Daydreaming has often been considered the stuff of losers and slackers. However, recent thought has shifted. Nowadays, daydreaming is known to be a natural, healthy resting state of the brain. 

Research shows that daydreaming can be used as a tool to help you through your next big decision or deadline.

What is Daydreaming?

Daydreaming is defined as a spontaneous experience that is not prompted by anything; no response from you is required. A single daydream usually lasts for a matter of seconds. However, it’s estimated that one-third to one-half of all waking hours are spent daydreaming.

Despite its name, daydreaming is quite different from dreaming while you sleep. Usually, daydreams are a continual stream of consciousness that follow each other in a matter of seconds. While it may seem that daydreaming is a state of rest and in many ways it is, it is also clear that a lot goes on within the brain during that time.

Daydreams occur in an area of the brain called the “default network,” which has been shown to become more stimulated as external stimuli decrease. This network mainly includes the medial prefrontal cortex, the posterior cingulate cortex, and the temporoparietal junction. However, there is some difference in whether or not daydreaming involves both the default network as well as other more central areas of the brain.

The two different styles of daydreaming are intentional and unintentional daydreaming. Intentional daydreaming is when someone deliberately engages in daydreaming to stimulate their creativity or problem-solve.

Unintentional daydreaming is when a daydream disrupts someone. These can often interrupt as you are focusing on a task. While it can be annoying, unintentional daydreams use the same parts of the brain as intentional daydreaming.

Why is Daydreaming Good for You?

The modern world has evolved to be fast-paced. We are inundated with information and ideas constantly. In addition, many of us now work from home, and the line between work and rest has been further blurred. This 24/7 grind can cause burnout or fatigue. Therefore, daydreaming is a proven method to decompress and relax your brain from constant stimuli.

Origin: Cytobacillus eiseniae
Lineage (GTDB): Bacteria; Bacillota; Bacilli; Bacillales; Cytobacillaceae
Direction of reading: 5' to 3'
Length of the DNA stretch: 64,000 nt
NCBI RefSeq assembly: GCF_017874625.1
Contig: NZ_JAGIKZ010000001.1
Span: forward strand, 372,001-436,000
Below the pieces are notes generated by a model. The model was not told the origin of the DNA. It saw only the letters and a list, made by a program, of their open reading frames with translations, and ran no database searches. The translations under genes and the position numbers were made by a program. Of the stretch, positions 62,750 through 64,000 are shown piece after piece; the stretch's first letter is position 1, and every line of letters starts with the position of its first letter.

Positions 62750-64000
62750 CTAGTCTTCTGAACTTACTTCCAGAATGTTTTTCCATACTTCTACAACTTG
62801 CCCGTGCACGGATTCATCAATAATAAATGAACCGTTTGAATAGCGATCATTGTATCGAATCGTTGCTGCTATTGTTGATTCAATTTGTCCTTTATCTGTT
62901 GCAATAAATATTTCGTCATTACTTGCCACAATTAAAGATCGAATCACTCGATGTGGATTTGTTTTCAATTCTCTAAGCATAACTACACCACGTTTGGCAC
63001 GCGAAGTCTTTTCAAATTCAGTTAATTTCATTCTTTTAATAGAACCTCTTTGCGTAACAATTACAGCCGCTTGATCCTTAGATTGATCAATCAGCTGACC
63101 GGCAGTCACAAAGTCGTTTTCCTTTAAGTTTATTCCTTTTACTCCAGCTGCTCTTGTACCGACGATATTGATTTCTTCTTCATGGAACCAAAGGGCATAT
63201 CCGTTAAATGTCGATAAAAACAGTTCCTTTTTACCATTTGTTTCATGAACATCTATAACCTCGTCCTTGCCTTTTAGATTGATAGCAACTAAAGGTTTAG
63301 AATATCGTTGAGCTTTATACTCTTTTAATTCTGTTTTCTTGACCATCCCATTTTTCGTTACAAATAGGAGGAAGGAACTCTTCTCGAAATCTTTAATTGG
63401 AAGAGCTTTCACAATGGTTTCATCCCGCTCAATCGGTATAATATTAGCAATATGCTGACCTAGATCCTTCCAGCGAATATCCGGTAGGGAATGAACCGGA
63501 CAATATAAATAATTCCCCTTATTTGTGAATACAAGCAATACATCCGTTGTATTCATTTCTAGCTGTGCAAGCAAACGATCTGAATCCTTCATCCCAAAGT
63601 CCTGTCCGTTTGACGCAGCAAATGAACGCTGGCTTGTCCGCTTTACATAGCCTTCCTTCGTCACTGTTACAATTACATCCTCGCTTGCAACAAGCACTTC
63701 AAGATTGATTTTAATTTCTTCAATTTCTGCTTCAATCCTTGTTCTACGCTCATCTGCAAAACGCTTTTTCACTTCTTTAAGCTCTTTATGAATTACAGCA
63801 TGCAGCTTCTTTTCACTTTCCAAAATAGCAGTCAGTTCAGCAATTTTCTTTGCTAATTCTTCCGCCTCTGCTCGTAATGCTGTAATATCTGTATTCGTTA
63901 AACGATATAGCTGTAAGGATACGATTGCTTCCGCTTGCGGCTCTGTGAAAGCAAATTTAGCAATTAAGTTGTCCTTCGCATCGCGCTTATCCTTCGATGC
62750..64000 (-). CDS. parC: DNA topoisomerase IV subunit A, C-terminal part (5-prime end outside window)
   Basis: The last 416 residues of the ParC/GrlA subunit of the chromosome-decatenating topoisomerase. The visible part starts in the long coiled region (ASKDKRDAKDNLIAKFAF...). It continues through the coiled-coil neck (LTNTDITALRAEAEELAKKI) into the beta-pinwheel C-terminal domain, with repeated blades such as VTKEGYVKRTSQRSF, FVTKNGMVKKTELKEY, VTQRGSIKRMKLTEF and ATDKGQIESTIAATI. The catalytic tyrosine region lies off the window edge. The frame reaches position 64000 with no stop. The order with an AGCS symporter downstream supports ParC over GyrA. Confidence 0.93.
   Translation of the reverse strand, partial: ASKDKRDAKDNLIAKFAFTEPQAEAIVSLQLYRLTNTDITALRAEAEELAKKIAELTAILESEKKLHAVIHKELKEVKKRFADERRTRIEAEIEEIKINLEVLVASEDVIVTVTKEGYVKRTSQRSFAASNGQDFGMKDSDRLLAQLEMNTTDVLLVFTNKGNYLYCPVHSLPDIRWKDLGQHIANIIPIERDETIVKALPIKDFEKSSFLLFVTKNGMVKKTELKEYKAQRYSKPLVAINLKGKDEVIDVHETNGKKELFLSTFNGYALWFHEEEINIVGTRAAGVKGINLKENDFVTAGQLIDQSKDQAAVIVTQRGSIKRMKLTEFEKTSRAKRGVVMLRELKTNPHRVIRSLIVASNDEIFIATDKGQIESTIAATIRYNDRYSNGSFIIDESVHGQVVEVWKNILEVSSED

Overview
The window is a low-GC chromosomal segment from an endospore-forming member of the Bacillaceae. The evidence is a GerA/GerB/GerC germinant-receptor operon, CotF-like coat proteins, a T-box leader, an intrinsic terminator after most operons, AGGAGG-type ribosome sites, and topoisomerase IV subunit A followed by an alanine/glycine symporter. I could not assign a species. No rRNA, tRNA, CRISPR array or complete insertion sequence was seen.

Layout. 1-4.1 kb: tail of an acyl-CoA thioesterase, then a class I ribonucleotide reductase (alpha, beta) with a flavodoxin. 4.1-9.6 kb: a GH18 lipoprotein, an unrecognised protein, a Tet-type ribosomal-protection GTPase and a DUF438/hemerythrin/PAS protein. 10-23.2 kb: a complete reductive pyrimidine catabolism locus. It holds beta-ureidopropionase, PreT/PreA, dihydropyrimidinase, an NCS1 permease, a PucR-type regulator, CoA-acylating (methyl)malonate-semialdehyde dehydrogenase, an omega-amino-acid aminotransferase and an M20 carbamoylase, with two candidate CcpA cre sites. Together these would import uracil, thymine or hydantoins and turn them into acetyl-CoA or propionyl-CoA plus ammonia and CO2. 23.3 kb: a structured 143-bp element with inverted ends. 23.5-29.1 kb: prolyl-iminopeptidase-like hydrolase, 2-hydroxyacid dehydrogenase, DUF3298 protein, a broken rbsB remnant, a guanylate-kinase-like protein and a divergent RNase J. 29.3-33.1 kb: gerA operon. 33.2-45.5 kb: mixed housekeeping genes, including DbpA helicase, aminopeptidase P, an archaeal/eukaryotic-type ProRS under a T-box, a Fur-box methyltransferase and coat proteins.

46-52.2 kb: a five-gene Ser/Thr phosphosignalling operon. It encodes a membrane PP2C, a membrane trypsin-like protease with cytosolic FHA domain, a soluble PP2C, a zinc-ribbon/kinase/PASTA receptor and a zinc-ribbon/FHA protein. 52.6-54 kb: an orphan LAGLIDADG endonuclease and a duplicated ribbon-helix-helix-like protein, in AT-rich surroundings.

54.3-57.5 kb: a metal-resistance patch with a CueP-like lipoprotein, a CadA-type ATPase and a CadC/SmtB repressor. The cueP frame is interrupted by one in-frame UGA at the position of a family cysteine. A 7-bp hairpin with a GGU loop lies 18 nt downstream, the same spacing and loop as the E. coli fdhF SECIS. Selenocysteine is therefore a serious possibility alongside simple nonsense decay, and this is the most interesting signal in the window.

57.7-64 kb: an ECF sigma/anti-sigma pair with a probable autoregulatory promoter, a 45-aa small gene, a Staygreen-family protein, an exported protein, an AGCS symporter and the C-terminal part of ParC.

Daydreaming’s main benefit is creativity. There is a scientific link between daydreaming and increased creativity in addition to creative input. Daydreaming has proven to improve problem-solving for non-creative tasks. This works by creating new thoughts and pathways in your brain.

Research is split on the idea that intentional daydreaming is more productive than unintentional daydreaming. While the phenomenon of multitasking and becoming distracted by daydreaming has been linked, there is also a positive link between creativity and controlled thought.

This type of intentional daydream or thought can allow you to suppress habitual associations and think in a profoundly focused way about an issue. While this way of thinking may not necessarily promote creativity, it can be helpful in the process of creativity.

The two daydreaming styles may seem oppositional. However, it is essential to understand how intentional and unintentional daydreams play in the broader schema of creativity. Creativity can be looked at as a complex set of processes that weave many different forms of thinking together. These include:

  • Insight
  • Analytic problem solving
  • Selective encoding
  • Restructuring of information

Unfortunately, the brain processes used in daydreaming and creativity are incredibly complex and are still being researched. There is no way to conclusively say whether or not intentional or unintentional daydreaming is more effective in boosting creativity. However, incorporating both forms of daydreaming is helpful in that both offer unique ways of thinking. As such, they both contribute to your ability to reach insights, explicitly creative or otherwise.

Show Sources

SOURCES:

AIPC Article Library: “The Benefits of Intentional Daydreaming.”

BeWell Stanford: “The case for daydreaming.”

Dartmouth Undergraduate Journal of Science: “Science of Daydreaming.”

Drug Invention Today: “The benefits of daydreaming.”

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